How to better understand your market, product, and competition in one day

At we print millions of custom vinyl stickers each year. Yearly growth and positive feedback from customers tells us we're doing a lot of things right, but we're always careful not to fool ourselves by only listening to our fans.

There are other online custom sticker printers in the world (who shall remain un-named), and we know there are differences in the way stickers can be made. The details aren't important, but different materials and processes lead to a slightly different sticker product. We started to wonder what people like. We know our customers like our stickers, but how do we know they wouldn't prefer something different?

The good thing is that empirical questions like this can be answered through some simple research. We ordered stickers from a number of our competitors (taking notes and screenshots along the way), and set up a focus group. Each participant was given a bag of stickers, labeled A-F on the back. We gave a set of instructions, having each person compare the stickers while still on the backing, then peeling them off and applying them to a hard surface. Participants gave individual ratings for each sticker on paper, and then discussed the pros and cons of each sticker as a group.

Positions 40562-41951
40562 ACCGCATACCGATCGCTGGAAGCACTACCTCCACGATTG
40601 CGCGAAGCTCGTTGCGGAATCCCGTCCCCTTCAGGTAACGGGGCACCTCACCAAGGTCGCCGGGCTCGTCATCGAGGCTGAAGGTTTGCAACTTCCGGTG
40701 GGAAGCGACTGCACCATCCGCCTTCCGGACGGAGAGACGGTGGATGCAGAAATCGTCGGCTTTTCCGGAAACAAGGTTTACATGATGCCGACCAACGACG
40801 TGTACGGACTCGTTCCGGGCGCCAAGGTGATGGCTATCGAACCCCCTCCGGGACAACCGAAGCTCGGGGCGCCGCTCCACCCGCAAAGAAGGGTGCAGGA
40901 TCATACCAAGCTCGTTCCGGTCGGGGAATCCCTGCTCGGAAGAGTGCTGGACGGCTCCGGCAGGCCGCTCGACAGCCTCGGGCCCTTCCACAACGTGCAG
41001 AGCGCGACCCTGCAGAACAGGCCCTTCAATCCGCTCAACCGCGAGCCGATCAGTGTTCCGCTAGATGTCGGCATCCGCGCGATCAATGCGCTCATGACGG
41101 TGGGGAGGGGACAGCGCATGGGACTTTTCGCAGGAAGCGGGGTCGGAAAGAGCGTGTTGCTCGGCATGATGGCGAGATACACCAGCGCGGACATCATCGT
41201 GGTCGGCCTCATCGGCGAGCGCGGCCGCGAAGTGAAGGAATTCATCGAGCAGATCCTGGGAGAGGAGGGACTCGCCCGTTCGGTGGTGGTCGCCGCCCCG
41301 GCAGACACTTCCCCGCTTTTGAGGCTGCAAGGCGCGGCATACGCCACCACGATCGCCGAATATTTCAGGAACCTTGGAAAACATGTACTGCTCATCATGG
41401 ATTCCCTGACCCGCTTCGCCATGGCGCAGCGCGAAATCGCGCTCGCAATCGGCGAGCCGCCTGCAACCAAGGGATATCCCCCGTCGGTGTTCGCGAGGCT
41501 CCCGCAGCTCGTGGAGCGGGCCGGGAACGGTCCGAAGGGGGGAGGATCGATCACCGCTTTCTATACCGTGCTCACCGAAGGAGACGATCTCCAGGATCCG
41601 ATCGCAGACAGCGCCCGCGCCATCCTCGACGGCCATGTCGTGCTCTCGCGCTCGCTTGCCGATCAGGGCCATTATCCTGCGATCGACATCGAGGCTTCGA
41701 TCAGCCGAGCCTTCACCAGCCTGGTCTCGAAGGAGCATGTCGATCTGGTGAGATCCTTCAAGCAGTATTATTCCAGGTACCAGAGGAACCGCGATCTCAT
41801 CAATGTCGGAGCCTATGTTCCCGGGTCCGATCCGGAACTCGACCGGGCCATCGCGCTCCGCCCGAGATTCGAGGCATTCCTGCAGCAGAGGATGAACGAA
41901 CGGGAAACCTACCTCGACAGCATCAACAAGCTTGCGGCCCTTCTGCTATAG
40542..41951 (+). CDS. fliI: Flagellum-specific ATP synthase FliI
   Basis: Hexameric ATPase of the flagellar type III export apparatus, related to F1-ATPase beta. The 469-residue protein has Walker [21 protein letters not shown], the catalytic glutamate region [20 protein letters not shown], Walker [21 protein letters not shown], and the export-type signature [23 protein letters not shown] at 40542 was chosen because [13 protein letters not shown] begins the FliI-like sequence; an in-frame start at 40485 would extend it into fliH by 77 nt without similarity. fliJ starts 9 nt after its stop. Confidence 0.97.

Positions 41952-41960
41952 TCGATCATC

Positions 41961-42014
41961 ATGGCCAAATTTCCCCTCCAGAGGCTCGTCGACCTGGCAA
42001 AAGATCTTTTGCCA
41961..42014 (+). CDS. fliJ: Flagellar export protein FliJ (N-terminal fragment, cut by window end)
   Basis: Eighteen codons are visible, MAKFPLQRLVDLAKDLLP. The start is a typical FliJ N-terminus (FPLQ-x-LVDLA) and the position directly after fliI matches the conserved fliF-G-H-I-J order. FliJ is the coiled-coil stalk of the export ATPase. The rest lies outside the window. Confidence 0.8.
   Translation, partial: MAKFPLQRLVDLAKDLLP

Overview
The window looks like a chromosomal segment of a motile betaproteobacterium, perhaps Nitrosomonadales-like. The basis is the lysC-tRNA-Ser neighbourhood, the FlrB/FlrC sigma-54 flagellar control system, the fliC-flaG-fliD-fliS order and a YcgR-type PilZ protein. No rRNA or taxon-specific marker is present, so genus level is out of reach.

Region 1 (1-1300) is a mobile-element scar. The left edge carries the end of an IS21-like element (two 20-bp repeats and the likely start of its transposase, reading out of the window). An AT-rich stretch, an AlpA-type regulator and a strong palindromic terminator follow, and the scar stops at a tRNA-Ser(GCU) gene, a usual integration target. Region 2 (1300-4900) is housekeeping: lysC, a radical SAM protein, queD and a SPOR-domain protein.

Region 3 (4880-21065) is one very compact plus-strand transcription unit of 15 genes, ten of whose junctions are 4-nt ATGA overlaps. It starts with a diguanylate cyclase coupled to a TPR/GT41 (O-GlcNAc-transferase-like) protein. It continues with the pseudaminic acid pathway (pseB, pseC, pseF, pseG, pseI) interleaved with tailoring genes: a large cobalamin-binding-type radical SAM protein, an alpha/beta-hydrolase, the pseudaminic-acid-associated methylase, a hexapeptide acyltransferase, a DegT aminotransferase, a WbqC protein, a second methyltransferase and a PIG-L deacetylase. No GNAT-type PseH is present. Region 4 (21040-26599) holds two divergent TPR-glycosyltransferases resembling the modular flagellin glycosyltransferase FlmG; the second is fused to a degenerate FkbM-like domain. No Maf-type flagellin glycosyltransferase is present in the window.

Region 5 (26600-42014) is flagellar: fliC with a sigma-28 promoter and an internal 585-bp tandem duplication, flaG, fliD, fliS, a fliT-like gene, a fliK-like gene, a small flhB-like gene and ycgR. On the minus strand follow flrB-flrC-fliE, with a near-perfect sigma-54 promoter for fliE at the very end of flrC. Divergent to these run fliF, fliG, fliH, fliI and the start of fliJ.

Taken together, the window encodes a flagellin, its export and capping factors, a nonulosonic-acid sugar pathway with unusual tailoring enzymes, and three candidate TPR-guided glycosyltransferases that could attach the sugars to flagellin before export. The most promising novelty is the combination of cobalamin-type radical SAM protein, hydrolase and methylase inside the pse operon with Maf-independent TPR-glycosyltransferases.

We did something similar using our website and competitors' websites.

While facilitating the focus group, we never told the participants which company we were from, so the information we collected was completely unbiased.

For about $2,500 and a day of time on the focus group, we obtained extremely valuable information. It was encouraging to see how much our stickers were preferred, but it was even more valuable to learn about the few negative aspects that some people mentioned.

We learned that what makes a sticker good to one person might make it bad to another, but more importantly, we have some estimate of how those preferences break down among the population. And it feels odd to say, but we learned things that our competitors really would want to know about their own product (But we're never going to tell).

In a later post, I'll list some of the lessons learned and key points to consider to pull off a successful focus group. After doing one, the value is clear, and we're already planning our next.